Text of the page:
Radel was named by The Hill as the member of Congress who had the worst year on Capitol Hill in 2013.[59]

Recent news

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See also

External links

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  1. 1.0 1.1 AP Results, "U.S. House Results," accessed August 14, 2012
  2. ABC News, "2012 General Election Results," accessed November 6, 2012
  3. Politico, "Trey Radel to resign House seat," accessed January 27, 2014
  4. NY Daily News, "Trey Radel to resign from Congress after cocaine scandal," accessed January 27, 2014
  5. Politico, "Rep. Trey Radel charged with cocaine possession," accessed November 19, 2013
  6. Cite error: Invalid <ref> tag; no text was provided for refs named nprsentence
  7. CNN.com, "Rep. Trey Radel to take leave of absence, enter drug treatment," accessed November 21, 2013
  8. Washington Post, "Rep. Trey Radel of Florida to take leave of absence after guilty plea to cocaine charge," accessed November 21, 2013
  9. The Hill, "Rep. Radel leaves rehab, won't say if he'll seek re-election," accessed December 20, 2013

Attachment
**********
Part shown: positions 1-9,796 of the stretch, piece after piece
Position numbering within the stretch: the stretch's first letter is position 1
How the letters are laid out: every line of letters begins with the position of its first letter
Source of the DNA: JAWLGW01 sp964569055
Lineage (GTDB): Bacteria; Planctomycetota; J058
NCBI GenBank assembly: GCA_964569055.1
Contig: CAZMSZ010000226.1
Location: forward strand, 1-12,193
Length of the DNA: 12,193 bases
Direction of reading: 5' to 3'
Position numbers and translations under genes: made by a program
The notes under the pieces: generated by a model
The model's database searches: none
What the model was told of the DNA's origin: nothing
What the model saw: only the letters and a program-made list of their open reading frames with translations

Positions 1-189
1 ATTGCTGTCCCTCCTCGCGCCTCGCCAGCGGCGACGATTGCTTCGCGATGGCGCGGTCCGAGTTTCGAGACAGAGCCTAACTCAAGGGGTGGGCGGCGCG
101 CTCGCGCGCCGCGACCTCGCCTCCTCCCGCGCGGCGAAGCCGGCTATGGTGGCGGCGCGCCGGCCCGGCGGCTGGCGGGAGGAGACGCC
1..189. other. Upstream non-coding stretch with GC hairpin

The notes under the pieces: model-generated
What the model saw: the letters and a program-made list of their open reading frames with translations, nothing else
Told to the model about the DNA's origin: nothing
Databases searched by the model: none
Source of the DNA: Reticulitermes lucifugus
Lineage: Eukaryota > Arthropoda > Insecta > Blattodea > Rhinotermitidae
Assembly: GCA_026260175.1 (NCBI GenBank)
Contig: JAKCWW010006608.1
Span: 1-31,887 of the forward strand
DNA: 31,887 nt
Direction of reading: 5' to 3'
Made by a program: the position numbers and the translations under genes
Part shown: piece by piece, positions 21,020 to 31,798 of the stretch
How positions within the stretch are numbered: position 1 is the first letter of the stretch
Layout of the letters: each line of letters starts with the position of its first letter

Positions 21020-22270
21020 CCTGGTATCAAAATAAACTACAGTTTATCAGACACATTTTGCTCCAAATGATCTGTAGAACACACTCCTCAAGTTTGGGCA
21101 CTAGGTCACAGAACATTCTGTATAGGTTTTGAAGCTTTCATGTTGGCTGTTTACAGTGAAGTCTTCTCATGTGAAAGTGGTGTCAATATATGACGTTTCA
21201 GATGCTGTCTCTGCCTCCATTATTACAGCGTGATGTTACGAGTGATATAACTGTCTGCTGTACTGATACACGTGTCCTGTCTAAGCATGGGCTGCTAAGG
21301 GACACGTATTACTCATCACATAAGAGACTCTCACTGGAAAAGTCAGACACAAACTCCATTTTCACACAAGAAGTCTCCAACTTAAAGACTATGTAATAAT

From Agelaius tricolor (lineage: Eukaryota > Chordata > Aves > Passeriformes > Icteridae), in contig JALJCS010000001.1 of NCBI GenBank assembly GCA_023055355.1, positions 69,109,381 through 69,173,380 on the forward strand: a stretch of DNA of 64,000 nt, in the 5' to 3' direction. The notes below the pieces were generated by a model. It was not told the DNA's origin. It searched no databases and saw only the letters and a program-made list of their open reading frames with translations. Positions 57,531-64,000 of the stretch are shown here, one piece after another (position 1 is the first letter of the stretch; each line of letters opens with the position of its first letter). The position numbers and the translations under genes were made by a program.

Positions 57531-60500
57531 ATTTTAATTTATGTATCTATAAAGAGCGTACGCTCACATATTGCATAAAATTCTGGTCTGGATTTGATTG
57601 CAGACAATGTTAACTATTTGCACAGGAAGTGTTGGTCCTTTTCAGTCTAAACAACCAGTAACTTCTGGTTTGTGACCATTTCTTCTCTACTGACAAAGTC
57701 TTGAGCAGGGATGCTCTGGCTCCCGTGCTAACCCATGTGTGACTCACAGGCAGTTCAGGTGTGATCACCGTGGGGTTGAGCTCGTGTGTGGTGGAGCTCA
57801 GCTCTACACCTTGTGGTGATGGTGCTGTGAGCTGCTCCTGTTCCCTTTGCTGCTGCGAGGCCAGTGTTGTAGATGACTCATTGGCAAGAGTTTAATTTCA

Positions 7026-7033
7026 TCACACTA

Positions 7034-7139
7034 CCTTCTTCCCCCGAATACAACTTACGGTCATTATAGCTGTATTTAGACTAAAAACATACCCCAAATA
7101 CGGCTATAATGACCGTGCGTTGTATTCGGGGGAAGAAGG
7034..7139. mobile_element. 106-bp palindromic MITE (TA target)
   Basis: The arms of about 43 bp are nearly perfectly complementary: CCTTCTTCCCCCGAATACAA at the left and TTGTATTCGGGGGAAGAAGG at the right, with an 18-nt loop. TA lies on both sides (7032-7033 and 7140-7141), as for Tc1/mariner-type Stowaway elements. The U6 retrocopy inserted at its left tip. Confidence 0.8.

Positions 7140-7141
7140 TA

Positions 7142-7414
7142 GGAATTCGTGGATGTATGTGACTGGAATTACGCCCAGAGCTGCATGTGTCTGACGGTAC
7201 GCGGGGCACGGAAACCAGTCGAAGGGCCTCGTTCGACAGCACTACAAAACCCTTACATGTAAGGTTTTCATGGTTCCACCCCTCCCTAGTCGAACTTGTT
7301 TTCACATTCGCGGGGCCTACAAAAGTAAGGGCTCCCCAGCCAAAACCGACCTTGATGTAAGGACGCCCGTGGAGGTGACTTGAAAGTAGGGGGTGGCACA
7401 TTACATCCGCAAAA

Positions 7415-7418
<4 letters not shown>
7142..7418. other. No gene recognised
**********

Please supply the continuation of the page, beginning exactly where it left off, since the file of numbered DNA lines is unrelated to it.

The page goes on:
10. Talking Points Memo, "Radel To Return To Congress, Undecided On 2014," accessed December 23, 2013
  11. 11.0 11.1 Bioguide, "Trey Radel," accessed September 11, 2013
  12. 12.0 12.1 12.2 12.3 Trey Radel, "About" accessed June 28, 2012
  13. CQ.com, "House Committee Rosters for the 113th Congress," accessed March 3, 2013
  14. Congressional Record, "Resume of Congressional Activity, First Session of the 112th Congress," accessed September 5, 2013
  15. Congressional Record, "Resume of Congressional Activity, Second Session of the 113th Congress," accessed March 4, 2014
  16. 16.0 16.1 16.2 16.3 16.4 16.5 16.6 16.7 Project Vote Smart, "Trey Radel Key Votes," accessed September 28, 2013